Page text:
How to Tie a Leisenring Spider
This truly classic-looking fly is called a Leisenring Spider. I have deviated significantly from the original pattern in terms of the tying sequence and techniques, but I think the end result is fairly close to what Mr. Leisenring intended.
Rather than going old school, I begin with a modern-looking, Fulling Mill 5105 barbless hook in size 14. After getting the hook firmly secured in the jaws of my tying vise, I load a bobbin with a spool of yellow UTC 70 Denier.
Get your thread started on the hook shank leaving a little space behind the eye and take a few wraps rearward before snipping off the tag.
Small-sized gold Ultra wire is used to rib and segment the fly, a 6” length will make numerous flies. Place one end of the wire on top of the hook shank and begin securing it with wraps of tying thread. Keep taking wraps rearward all the way to the start of the hook bend then forward to about 1/3 of the way down the shank from the eye. End with your thread at about the hook point.
Natural light hare’s mask dubbing is used to create the body of the fly. Pluck an ample clump free from the package. Pull down on your bobbin to expose about 3” of tying thread. Use the dubbing to create a fairly thin 2” long noodle on the thread. Try to keep it nice and slender. Double your tying thread over and take a wrap around the hook shank and then around the legs of the loop to close it down. Advance your tying thread forward to about an eye-length behind the hook eye. Insert a dubbing whirl into the loop and give it a real good clockwise spin. Watch the noodle as you twist, and keep on twisting until the yellow thread all but disappears. A small piece of velcro, the hook kind, does a great job of gently pulling out fibers to make the dubbing noodle fuzzy.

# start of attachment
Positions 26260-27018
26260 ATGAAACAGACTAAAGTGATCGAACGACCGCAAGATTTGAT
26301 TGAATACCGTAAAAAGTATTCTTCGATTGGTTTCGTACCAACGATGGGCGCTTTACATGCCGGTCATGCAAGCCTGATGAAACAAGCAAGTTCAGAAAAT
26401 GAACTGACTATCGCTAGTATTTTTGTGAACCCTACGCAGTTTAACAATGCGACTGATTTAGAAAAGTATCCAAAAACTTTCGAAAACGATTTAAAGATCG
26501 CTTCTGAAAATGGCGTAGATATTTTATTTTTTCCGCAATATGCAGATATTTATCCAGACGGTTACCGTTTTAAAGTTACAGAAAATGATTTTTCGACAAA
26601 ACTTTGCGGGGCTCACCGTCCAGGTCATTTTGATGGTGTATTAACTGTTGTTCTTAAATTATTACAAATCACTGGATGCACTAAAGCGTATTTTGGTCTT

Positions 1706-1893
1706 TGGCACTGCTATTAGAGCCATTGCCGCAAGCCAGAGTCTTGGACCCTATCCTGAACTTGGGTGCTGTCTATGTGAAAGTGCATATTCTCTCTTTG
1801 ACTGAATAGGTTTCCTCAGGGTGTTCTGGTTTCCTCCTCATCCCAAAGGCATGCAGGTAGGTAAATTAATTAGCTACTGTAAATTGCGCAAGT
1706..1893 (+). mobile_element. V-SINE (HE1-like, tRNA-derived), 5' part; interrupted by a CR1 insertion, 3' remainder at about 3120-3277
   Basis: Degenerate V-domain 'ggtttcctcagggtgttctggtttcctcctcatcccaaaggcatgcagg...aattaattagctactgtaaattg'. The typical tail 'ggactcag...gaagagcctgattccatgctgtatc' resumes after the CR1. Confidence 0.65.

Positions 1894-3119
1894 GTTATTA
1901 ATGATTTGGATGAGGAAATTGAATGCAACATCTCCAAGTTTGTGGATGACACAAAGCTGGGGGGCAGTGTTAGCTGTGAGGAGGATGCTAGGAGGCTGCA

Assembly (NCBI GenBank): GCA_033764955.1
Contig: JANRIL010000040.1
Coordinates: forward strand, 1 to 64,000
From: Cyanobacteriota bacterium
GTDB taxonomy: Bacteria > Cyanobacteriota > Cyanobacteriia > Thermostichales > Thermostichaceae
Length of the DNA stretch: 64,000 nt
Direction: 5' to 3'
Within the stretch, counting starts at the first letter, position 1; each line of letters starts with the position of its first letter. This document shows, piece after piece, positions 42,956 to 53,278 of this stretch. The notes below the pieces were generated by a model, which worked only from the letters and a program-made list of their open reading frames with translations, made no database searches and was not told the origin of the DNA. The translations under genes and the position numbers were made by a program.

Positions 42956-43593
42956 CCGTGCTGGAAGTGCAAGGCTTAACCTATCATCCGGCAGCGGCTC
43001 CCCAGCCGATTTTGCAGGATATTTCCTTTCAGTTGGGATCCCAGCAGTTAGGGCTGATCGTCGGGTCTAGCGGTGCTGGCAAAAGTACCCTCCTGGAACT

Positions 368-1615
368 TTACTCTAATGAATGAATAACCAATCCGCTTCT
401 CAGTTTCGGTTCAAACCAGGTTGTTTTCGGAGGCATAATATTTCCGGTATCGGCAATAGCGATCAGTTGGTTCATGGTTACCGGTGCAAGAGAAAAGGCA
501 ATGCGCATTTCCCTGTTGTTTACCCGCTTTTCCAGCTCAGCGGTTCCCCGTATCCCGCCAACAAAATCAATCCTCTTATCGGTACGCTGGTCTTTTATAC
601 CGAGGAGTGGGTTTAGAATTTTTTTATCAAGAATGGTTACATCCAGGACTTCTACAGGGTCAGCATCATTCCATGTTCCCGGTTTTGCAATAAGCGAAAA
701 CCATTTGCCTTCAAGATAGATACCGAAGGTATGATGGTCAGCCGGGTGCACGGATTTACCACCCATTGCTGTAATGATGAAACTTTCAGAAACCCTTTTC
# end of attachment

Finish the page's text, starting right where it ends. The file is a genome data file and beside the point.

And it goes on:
Rather than wrapping with the whirl, I find it easier to get hold of the noodle with plunger-style hackle pliers and take a wrap or two before closing them. This ensures they won’t slip down on the tying thread and allows you to snip the whirl free. Start taking wraps with the noodle so the dubbing begins almost at the hook bend. Traditionally a small amount of yellow thread is left exposed at the very end of the fly. Continue taking touching wraps forward with the noodle to build up a fuzzy body. When you reach your tying thread, use it to anchor the noodle then snip the excess off close.
Get hold of the gold wire and make open spiral wraps with it to rib and segment the fly. When you reach your tying thread, use it to anchor the wire. It helps to brace the hook with the nozzle of your bobbin so as not to stress the hook in the vise as you helicopter to break the wire off close. Pull any forward-pointing fibers rearward and take a few wraps to hold them back.
A single Hungarian partridge feather is used to hackle the fly. A feather that’s light brown at its tip is traditionally used for this pattern. When you find one with fibers about a full hook in length and with good coloration, pluck it free from the skin. Strip off the lower, fuzzy fibers and any more that look to be too long. With the shiny side of the feather facing you, get hold of the very tip in the fingers of your right hand and gently preen the lower fibers down with your left. You want just a few fibers isolated at the tip. Snip these off to form a small triangular tie-in anchor then place that anchor against the near side of the hook and take thread wraps to secure it. Make sure the stem is bound down really well so it won’t pull free during wrapping.
Get hold of the butt end of the stem with hackle pliers and gently fold the fibers rearward. Start taking wraps to form a sparse hackle collar on the fly, two full turns are plenty. When you reach bare stem, take wraps of tying thread to firmly anchor it to the hook shank then snip the excess off close. Preen all the fibers rearward and take thread wraps to clean up the head of the fly. If you have anything sticking out over the eye, take wraps on top of the eye then pull back to clear them. Take a few more wraps to hold everything back and out of the way.
With your thread at the back edge of the head, reach for your whip finish tool and use it to perform a 3-4 turn whip finish going forward toward the hook eye. You can then seat the knot well and snip or cut your tying thread free.
As I said earlier, this method of tying a Leisenring Spider is less than traditional but it works for me. When it becomes wet, the yellow underbody will start to show through the dubbing to give the fly a very realistic look.